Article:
The Jensen’s Alpha is a popular risk-adjusted performance measure used by portfolio managers to determine how much excess returns their portfolio has generated over and above the market returns as suggested by the CAPM model.

A positive alpha indicates that the portfolio has outperformed the market, and vice versa.

The Jensen’s Alpha can be calculated using the following formula:

Where:

- Rp = Returns of the Portfolio
- Rf = Risk-free rate
- β = Stock’s beta
- Rm = Market return

Let’s look at how Jensen’s Alpha can be calculated in Excel.

**Step 1:** Let’s say we have the following returns data for our portfolio and a benchmark index in excel. The first thing we need to do is calculate the mean of both the returns.

**Step 2:** Once we have the data, we need to define a risk-free rate. Let’s say the risk-free rate is 1.5%.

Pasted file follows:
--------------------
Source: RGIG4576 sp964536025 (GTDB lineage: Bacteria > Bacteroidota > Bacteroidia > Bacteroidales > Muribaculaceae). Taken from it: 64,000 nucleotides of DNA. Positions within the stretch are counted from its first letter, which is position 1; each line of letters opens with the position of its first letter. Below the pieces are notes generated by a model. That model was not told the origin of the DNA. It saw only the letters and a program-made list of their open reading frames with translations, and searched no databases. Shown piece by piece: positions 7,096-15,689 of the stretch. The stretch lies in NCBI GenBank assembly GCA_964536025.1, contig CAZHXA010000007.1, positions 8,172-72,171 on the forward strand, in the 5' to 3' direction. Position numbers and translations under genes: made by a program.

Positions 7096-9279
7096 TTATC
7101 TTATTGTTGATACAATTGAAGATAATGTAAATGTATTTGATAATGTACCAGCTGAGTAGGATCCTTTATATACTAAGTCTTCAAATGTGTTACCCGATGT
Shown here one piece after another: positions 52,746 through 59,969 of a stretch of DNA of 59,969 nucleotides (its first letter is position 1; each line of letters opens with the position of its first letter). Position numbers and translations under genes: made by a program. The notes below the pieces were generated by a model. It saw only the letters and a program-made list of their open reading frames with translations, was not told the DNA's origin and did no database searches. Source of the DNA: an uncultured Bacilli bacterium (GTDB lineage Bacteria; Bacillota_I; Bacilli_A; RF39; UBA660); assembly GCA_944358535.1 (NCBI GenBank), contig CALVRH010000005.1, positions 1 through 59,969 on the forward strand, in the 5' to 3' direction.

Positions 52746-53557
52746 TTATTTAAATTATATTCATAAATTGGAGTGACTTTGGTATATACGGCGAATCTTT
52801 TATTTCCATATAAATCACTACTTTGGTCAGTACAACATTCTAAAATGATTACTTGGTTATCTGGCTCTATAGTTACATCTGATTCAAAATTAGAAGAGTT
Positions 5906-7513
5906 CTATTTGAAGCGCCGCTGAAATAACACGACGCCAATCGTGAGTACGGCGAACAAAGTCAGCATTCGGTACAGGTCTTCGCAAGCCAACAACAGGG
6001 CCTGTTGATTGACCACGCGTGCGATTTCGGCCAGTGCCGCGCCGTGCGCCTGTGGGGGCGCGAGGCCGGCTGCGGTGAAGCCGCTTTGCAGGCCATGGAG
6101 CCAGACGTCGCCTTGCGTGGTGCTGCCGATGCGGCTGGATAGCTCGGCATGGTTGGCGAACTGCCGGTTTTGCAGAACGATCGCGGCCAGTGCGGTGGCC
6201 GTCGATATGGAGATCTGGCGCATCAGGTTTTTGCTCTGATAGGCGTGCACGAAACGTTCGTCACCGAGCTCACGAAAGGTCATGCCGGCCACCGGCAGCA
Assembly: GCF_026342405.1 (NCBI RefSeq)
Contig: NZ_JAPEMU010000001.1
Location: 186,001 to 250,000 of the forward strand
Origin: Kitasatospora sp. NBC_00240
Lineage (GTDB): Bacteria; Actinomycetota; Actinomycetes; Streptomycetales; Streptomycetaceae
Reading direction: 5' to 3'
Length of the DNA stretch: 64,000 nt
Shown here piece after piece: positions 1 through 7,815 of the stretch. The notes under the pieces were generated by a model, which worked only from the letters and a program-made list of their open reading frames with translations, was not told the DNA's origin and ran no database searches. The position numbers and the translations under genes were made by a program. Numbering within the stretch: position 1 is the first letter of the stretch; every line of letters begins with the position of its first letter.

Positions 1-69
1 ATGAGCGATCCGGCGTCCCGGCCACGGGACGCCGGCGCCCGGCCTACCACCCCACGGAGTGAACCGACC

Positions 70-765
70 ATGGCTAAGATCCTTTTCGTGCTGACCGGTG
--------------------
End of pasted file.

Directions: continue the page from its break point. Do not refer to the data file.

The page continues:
**Step 3:** The next step is to calculate the portfolio Beta, which will be used to calculate the expected returns using CAPM. Beta will be calculated using the following formula:

β = Covariance(Rp,Rm)/Variance(Rp)

Use the formula COVARIANCE.P(), and VAR.P() in excel to perform the above calculations.In our example, the value of Beta is 0.61.

**Step 4:** Now that we have the Beta, we can calculate the expected return using CAPM.

E(Rp) = 1.5%+0.61*(2.58%-1.5%)

E(Rp) =2.16%

**Step 5:** The last step is to calculate Jensen’s Alpha by subtracting the expected returns from the actual mean portfolio returns.

Jensen’s Alpha = 4.58% – 2.16% = 2.42%

I think the Beta calculation in step 3 is incorrect. It should be:

B = Covariance.P(Rp, Rm) / Variance.P(Rm)

Note that the divisor is now the market.

how do u determine the risk free rate?

The treasury Bill rate for 6 months to 12 months from the date of release is the risk free rate

how to find market return to do jenson alpha